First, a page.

13 Mar 2011

Rest (to a certain extent)

Good news: the lesson-less week has begun. A week temporarily devoid of any lectures or tutorials. This however does not equate to a week without homework or studying. Neither does it mean a week without training or tuition or lessons outside of school or practice sessions. The schools shouldn't call it a holiday if they go all the way to making sure that it doesn't feel like one at all!

Although I usually make use of this lesson-less period to unwind and relax, preferably doing minimal activity, there are other students who go the opposite direction. Turns out the orientation hype hasn't died down yet, and I see those excited schoolmates who have been waiting for this time to hang out as a group and do stuff like movie-watching, ice-skating, shopping, bowling etc. And why not? It's a way to break the monotony of academic life. The problem isn't that in school we feel exhausted because we spend so much energy doing many things, but rather because we spend that same amount of energy on things we don't really feel like doing in the first place.

In other news, Mother Nature is, on the contrary, anything but restful at the moment. I'm sure a majority of people now have heard of calamity-stricken Japan, being hit by several unfortunate disasters in a row. The earthquake led to the huge tsunami that just simply swept through and swallowed up houses and vehicles effortlessly. Then nuclear factories also pose danger to the country, with the possibility of a nuclear meltdown. And more recently, a volcanic eruption just triggered somewhere around the south.

But what troubles me isn't just the fate of the victims over there. After news of the tsunami broke out, a significant portion of American online users start comparing this to Hurricane Katrina. People started arguing about the extent of damage between Katrina and this tsunami, although it was a fact that USA were given a better earlier warning about their hurricane than Japan about the incoming tsunami.

Then suddenly another portion of Americans go on about this tsunami being karma to Japan for what they did to Pearl Harbour. Really??? First of all, that event was more than half a century ago. Why would those Americans bring that up now? The war ended a long time ago, and to be fair, the atomic bombs that the US dropped on Japan did even more damage, both short- and long-term. If you want to talk in terms of loss of lives and damage, the argument can actually tip against your favour!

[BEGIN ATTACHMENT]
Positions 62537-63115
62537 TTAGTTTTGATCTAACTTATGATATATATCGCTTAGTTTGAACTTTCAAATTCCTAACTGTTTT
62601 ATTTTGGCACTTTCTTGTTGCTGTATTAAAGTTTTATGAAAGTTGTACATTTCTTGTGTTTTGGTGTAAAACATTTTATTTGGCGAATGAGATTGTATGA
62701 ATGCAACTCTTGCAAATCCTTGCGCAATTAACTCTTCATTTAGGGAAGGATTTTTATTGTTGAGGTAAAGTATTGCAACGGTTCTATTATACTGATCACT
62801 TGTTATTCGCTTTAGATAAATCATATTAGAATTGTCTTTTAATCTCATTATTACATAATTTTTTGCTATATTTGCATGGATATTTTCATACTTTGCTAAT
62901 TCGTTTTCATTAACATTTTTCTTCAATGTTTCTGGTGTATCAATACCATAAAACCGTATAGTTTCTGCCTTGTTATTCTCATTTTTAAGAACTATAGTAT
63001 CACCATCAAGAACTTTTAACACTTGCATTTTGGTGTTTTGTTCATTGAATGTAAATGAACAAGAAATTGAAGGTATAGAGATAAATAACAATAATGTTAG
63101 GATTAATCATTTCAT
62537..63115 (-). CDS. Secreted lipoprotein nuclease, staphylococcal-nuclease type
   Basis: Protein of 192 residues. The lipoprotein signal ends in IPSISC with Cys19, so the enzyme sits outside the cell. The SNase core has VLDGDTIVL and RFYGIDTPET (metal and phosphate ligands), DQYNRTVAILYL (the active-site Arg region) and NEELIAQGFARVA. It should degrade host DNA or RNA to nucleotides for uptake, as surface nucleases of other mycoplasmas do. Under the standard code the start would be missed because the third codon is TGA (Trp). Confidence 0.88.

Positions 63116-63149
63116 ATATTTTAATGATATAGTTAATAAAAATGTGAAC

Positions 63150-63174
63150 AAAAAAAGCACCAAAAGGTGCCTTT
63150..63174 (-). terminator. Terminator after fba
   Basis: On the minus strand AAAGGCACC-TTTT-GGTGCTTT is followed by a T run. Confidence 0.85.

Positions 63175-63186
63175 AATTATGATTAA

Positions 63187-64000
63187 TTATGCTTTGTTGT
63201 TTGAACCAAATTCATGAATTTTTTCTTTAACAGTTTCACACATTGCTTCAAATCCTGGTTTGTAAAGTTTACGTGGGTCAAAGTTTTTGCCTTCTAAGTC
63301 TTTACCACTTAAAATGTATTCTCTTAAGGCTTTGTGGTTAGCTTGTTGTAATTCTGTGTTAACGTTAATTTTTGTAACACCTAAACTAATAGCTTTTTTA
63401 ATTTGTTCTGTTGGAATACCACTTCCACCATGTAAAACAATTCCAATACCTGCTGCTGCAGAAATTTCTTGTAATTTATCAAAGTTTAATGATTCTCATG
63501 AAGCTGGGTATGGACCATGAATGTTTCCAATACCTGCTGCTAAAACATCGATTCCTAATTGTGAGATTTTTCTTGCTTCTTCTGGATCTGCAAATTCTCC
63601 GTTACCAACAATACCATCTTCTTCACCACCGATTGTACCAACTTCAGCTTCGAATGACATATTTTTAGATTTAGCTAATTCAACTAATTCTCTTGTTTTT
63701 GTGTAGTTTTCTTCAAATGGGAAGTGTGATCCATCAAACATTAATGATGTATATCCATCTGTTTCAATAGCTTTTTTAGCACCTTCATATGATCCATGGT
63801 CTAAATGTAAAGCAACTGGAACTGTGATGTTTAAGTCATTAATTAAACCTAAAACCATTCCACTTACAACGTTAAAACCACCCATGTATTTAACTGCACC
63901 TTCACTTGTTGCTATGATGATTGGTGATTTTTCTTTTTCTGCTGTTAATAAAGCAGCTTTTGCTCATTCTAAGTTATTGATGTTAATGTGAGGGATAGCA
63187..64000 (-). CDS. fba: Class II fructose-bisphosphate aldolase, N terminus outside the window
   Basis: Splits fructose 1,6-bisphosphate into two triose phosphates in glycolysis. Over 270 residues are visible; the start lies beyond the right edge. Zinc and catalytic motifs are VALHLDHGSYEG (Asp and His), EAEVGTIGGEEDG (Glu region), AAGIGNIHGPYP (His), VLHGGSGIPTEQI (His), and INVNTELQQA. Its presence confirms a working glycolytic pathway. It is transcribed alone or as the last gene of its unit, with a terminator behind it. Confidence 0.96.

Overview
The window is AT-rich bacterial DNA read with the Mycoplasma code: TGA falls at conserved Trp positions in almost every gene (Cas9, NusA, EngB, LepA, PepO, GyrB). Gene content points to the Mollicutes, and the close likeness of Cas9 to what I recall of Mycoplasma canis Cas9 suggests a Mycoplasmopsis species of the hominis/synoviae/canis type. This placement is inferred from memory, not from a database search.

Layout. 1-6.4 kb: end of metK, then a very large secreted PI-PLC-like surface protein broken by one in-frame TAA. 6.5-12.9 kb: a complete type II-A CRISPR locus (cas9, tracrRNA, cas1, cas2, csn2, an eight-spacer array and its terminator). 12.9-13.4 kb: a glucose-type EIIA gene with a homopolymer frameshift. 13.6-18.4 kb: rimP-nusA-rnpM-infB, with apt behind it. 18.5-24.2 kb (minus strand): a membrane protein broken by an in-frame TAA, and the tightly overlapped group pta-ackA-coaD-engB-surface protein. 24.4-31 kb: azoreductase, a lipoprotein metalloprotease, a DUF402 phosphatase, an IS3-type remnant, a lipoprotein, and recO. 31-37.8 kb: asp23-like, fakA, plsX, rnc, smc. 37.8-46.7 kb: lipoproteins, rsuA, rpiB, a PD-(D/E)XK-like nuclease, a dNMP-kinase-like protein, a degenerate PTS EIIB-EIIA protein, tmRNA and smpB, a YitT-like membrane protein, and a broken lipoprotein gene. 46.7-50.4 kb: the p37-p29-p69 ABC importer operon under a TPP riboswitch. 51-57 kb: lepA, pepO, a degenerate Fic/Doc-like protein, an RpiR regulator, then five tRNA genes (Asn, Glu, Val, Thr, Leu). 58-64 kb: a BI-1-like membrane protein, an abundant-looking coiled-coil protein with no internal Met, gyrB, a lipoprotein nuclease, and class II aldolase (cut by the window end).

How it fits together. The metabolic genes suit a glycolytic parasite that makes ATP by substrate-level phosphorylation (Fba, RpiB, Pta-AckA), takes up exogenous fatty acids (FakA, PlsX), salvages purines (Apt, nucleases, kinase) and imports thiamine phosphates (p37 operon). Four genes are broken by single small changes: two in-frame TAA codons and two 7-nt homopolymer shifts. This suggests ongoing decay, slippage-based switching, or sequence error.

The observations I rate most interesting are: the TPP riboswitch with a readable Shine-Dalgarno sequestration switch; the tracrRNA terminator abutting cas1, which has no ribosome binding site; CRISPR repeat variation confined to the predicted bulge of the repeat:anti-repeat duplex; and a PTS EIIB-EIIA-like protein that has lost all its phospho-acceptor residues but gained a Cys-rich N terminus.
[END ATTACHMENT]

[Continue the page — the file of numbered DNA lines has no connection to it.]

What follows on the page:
Also, the US shouldn't act as though all the bad things that happened to them completely trumps over what the rest of the world had suffered. The Japanese soldiers didn't just attack Pearl Harbour, they also invaded Asian countries too. Sure, your war veterans can testify the fact that many soldiers lost their lives. So did Asian countries, except we also had loss of the lives of innocent average citizens, especially the Chinese. America didn't experience the full wrath of the Japanese soldiers because they weren't under Japanese rule.

So to those portion of Americans who are so self-centred and ignorant, stop talking about karma and war. This is the 21st century, and we've already left that part of the past behind. Being someone who still holds a grudge against the Japanese is quite pointless and old-fashioned. Now we are one world, where the countries help to look after each other and survive. Japan has innocent lives at stake, just like any country would have during any crisis.

Just put your stupid argument to rest, and at least help Japan out in any way you can.